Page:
The leading (left-hand) end of each photosensitive sheet 5 is connected with the trailing end of a first flexible connecting strip 6 whose leading end is connected to the leading end 7 of a second flexible connecting strip 8. The latter has a trailing end which is connected to the leading (right-hand) end of the corresponding print-receiving sheet 9. The strips 6, 8 are of the same length and the length of each of these strips slightly exceeds half the length of a sheet 5 or 9. The leading end 7 of the strip 8 in the first film unit (including the outermost photosensitive sheet 5 and the outermost printreceiving sheet 9) is connected with a leader 13 which extends through the passage 1b and can be pulled to advance in the direction indicated by the arrow. In response to such pull, the leader 13 immediately draws the first connecting strip 6 and the outermost photosensitive sheet 5 around the rear portion 2a of the pressure plate 2 so that the outermost sheet 5 advances toward a position of registry or overlap with the outermost printreceiving sheet 9. The leading end 7 of the second connecting strip 8 shares the lengthwise movement of the ladder l3 and first connector strip 6; however, the strip 8 is merely bent over itself and causes the outermost sheet 9 to advance toward and through the passage 1b only when the outermost sheet 9 registers with the corresponding sheet 5. The two sheets 5, 9 are then caused to pass through the nip of two pressure applying rolls l0, 11 which are adjacent to but spaced from the passage 1b and are installed in the body of the camera. The strips 6, 8 together form a withdrawing device for the first film-unit including the two outermost sheets 5 and 9.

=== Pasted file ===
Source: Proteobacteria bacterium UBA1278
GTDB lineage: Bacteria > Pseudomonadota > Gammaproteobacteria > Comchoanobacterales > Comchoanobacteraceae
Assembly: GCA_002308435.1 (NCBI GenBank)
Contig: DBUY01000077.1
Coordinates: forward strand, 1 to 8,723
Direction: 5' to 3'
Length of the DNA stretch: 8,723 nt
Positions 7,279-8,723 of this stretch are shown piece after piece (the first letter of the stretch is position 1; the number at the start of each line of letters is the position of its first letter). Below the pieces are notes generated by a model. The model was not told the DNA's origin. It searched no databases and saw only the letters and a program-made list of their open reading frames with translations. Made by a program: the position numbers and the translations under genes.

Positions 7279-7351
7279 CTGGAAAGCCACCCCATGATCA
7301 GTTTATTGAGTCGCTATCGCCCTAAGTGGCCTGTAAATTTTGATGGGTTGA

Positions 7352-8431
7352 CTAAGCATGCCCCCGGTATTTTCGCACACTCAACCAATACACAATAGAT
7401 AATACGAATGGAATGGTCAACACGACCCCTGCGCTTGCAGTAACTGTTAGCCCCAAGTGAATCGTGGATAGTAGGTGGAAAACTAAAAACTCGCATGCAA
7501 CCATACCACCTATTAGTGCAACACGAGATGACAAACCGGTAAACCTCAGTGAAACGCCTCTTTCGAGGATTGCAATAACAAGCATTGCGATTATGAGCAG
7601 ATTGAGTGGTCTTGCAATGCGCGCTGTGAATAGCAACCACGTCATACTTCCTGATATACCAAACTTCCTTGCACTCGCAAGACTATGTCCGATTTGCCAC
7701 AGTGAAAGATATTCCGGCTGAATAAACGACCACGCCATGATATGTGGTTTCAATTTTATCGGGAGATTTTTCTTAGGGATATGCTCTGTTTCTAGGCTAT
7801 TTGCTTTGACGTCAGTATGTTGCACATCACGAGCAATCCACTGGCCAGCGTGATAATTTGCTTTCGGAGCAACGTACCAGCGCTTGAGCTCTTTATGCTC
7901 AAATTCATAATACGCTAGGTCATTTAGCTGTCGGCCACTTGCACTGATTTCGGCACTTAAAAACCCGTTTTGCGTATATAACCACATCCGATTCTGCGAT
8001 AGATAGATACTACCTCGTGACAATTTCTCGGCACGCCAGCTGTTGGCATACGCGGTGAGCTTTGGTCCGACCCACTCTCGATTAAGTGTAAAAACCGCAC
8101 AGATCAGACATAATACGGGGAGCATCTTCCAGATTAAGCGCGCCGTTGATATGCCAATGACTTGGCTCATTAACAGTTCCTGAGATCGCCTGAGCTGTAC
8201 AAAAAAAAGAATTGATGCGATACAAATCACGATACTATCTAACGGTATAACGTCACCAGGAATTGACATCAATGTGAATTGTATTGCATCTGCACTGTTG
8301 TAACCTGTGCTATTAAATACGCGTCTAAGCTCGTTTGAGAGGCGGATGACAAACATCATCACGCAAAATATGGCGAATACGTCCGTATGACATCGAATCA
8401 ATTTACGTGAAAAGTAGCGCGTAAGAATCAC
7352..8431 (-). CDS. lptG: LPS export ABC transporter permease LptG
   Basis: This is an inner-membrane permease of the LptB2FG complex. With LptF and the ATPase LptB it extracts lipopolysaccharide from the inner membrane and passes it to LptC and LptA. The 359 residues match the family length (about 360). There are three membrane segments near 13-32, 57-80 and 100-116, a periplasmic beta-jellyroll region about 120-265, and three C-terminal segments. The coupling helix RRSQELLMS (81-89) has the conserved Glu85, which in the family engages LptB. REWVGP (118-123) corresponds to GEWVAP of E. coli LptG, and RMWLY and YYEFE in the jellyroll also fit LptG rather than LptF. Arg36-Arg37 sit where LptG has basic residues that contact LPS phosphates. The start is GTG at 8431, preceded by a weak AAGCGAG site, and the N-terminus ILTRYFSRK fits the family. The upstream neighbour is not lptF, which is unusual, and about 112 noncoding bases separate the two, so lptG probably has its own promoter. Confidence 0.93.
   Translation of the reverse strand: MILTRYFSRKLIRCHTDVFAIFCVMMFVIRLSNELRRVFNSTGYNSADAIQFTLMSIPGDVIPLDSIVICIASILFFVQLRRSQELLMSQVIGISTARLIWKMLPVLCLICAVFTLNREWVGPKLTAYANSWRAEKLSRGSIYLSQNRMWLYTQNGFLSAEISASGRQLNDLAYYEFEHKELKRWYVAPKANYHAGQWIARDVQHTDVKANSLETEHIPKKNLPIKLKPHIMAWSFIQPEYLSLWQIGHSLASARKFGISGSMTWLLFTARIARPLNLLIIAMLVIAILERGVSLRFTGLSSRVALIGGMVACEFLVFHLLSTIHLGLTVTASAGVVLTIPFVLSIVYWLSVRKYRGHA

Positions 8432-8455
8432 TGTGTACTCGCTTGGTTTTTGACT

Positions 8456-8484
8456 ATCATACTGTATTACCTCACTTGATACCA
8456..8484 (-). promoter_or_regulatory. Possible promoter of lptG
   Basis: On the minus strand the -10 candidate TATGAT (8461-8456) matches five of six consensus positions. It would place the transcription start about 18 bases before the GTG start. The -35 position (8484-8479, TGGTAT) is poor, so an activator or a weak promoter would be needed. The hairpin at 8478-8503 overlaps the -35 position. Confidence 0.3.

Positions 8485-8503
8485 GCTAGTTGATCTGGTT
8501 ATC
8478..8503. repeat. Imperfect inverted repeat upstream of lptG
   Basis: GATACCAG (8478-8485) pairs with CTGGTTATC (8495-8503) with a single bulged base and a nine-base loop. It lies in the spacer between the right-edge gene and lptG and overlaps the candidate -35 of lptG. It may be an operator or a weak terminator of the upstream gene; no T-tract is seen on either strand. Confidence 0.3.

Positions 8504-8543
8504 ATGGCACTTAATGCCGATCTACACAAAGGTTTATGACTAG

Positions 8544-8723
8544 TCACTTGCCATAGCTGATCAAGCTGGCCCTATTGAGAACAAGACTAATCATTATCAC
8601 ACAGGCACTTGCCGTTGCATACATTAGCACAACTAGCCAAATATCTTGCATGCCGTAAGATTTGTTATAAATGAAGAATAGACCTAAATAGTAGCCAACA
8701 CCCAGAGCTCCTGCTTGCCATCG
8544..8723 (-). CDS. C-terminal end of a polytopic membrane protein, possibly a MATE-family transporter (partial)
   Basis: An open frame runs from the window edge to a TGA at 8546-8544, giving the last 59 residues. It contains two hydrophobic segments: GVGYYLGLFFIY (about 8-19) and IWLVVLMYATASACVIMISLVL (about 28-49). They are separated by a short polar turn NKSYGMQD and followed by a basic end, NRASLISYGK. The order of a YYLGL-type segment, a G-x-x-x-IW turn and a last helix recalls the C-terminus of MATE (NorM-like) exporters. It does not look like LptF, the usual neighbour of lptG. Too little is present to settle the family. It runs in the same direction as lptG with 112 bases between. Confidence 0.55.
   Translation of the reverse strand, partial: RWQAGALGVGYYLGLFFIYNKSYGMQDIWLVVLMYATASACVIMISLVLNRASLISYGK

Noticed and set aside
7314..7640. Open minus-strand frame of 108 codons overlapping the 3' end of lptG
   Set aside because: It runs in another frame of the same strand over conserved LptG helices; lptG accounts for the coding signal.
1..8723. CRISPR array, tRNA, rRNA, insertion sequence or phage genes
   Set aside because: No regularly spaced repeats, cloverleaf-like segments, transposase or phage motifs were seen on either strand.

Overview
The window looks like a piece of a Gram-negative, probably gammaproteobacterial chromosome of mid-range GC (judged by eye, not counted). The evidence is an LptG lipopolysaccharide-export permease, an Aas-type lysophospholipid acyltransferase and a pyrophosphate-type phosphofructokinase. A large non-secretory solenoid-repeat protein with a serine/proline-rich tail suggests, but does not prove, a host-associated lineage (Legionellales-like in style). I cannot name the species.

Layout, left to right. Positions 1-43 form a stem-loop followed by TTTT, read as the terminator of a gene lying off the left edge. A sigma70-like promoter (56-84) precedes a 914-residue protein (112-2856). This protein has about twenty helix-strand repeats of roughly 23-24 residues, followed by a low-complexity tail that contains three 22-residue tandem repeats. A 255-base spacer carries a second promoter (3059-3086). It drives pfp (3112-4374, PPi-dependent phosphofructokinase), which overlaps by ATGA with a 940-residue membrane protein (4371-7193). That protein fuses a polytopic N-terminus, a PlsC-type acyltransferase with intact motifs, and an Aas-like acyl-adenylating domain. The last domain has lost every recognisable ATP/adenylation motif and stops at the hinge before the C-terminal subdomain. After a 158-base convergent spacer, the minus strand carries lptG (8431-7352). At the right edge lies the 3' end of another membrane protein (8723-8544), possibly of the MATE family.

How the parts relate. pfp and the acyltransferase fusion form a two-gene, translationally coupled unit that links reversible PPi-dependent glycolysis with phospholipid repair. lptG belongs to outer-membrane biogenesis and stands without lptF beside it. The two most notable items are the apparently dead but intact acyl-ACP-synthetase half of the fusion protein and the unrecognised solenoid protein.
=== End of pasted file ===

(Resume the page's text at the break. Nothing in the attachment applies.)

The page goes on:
The first connecting strip 6 carries a rupturable receptacle or envelope 12 which contains a supply of processing fluid. This receptacle bursts open and its contents are distributed uniformly between the sheets 5, 9 during travel through the nip of the pressure applying rolls 10, 11.

In accordance with a feature of the present invention, the trailing (right-hand) end of the outermost photosensitive sheet 5 is connected with the leading end of an elongated coupling strip 14 which passes in the first chamber between the two photosensitive sheets 5, along the concave inner side of the first strip 6 for the outermost sheet 5 (i.e., along the convex side of the rear portion 2a of the pressure plate 2), between the two print-receiving sheets 9 in the second chamber, around the leading end of the inner sheet 9, and is connected with the leading end 7 of the second connecting strip 8 for the inner sheet 9. The coupling strip 14 is provided with a thickened portion or bead 15. When the user exerts a pull on the coupling strip 14 and causes the latter to pass through the nip of the rolls 10, 11, the bead 15 engages with these rolls and the user feels that the resistance to extraction of the strip 14 increases.